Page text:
“I once wrote, in a spasm of exuberance, that the Old Man is to Coniston as the Matterhorn is to Zermatt, a gross exaggeration of course. Yet there is the same affinity between mountain and village: one without the other is unthinkable, and both are integral to the public’s image.”
Wainwright’s Favourite Lakeland Mountains
Haven’t been able to get out recently, so yet another walk from the archives – this one I did several years ago. It’s an enjoyable day walk that takes in the summit of Coniston Old Man and finishes with a pleasant stroll on the western shores of Coniston Water.
For this walk I used the Pathfinder “Lake District Walks” guidebook. Commencing in the village of Coniston, the path soon starts climbing the eastern flank of The Old Man getting steadily steeper as it approaches the summit and passing considerable evidence of the mountain’s industrial history – particularly slate mining. While somewhat aesthetically unappealing, the old quarries are to me an important part of the history of the area and do add some interest to the walk.
After the summit, the path drops down and passes Goat’s Water before descending steadily towards Torver. From here the way proceeds through some woods to Coniston Water, and thence back to Consiton.
My rating: A
Map: OL6 – The English Lakes: South Western Area (1:25,000)
Wainwright’s guides: The Wainwright Anniversary: The Southern Fells (50th Anniversary Edition): BOOK FOUR (A Pictorial Guide to the Lakeland Fells)
“High Stile is the pivot, the central point and the loftiest of a closely knit trinity of peaks on an elevated ridge between Buttermere and Ennerdale … The rewards of a visit to High Stile more than compensate for the effort in getting there.”
Wainwright’s Favourite Lakeland Mountains
Another walk from the archives … and a magnificent walk it is – a highly recommended Lake District ridge walk centred on the lovely village and lake of Buttermere.
Parking near the church just above Buttermere village we took the bridleway that proceeds south towards Burtness Wood, continuing uphill as we entered the woods on the path that soon starts to climb steeply westwards by the south side of Sourmilk Gill toward Red Pike. After passing Bleaberry Tarn, the path gets steeper and the final pull up to the summit of Red Pike is quite an effort, but worth it for the magnificent views from the ridge, which may extend out to the coast if the weather is kind.
From Red Pike we followed the path south-east to High Stile and then on to High Crag, this section is not particularly difficult and in fine weather it is worth taking your time and savouring the views. North of the ridge are excellent views of Crummock Water, Buttermere and the north-western fells including Grasmoor and Eel Crag. To the east, Fleetwith Pike and the old slate mine tramway. South-eastwards you’ll see Haystacks and beyond Great Gable, and to the south, Pillar.
After High Crag, the path descends rather steeply to meet Scarth Gap Pass. At this path, you can turn north and follow the bridleway downhill to the shore of Buttermere, finishing with a pleasant stroll along a permissive path back through Burtness Wood. Alternatively, if you are feeling energetic, you can continue east up towards Haystacks and then keep following the path as it curls around past Innominate Tarn and Bleaberry Tarn to eventually pick up the path that descends by Warnscale back down towards Buttermere. This way requires a short road bash along the B5289, picking up another bridleway at Gatesgarth Farm that proceeds south-west to join the aforementioned bridleway and then permissive path back to the village of Buttermere.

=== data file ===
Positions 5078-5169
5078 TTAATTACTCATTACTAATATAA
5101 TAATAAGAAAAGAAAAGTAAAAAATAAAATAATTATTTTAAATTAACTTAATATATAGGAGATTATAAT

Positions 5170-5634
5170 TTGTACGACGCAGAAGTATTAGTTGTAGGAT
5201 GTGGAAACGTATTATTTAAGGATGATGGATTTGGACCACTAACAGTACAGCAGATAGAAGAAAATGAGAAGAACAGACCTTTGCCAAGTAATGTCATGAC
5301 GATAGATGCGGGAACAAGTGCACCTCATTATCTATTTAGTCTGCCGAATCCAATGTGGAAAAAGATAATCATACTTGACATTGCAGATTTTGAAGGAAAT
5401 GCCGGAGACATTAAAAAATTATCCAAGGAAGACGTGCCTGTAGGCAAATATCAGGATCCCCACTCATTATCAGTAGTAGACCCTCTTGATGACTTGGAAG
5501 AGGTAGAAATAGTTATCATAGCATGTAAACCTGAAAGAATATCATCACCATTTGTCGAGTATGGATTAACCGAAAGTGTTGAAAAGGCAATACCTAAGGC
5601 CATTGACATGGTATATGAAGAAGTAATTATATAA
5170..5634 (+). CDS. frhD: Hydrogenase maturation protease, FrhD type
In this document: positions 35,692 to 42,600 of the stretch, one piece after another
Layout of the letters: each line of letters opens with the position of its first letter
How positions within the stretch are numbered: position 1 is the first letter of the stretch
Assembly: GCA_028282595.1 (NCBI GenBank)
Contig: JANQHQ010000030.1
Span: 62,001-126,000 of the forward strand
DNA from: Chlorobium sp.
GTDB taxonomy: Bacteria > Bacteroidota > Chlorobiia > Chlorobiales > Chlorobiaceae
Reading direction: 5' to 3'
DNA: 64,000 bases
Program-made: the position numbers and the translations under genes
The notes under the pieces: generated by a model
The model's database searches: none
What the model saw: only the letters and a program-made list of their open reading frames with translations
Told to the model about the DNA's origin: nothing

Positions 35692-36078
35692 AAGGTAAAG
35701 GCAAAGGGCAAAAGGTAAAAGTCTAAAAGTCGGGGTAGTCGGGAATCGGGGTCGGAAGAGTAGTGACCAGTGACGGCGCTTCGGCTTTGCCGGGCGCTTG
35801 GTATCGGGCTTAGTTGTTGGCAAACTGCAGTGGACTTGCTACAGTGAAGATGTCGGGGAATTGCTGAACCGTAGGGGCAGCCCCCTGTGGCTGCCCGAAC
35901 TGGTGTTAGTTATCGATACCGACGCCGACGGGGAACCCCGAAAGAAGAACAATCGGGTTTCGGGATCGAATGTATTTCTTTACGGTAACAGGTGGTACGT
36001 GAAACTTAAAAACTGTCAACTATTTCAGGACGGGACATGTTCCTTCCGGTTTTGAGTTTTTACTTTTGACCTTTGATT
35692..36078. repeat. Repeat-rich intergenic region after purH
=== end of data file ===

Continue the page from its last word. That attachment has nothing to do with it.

All-in-all a great walk and one of my personal Lake District top 5 day walks.
My rating: A+
Map: OL4 – The English Lakes: North Western area (1:25,000)
Wainwright’s guides: Book 7: The Western Fells – Second Edition (Pictorial Guides)
Yesterday was another lesson in how fast the weather can change in alpine areas. I headed to Mt Field National Park in Tasmania – on the drive from Hobart the weather looked like it was going to be nice, but it closed in as I approached the park and got steadily worse as the morning progressed. The weather bureau forecast ‘isolated’ showers – I think they were all isolated in exactly the same place, which was where I planned to walk! Originally intending to take the Tarn Shelf circuit of the lakes, I ended up cutting the walk short at Lake Seal when the showers turned to rain which then turned to snow. While well equipped with full waterproof clothing, it proved impossible to keep my feet dry due to the amount of rain and water on the path.
Nonetheless, it was still an ‘invigorating’ walk, and the alpine landscape and the lakes and tarns have their own kind of appeal in this type of weather. Very few photos though, too wet and windy and the cold temperatures affected the battery in my digital camera. Conditions were also a reminder to ensure you are appropriately equipped when entering this type of terrain, and that sometimes it makes sense to turn back rather than push on.
Previous walks in Mt Field National Park: Mt Field East Circuit and Waterfalls and Tall Trees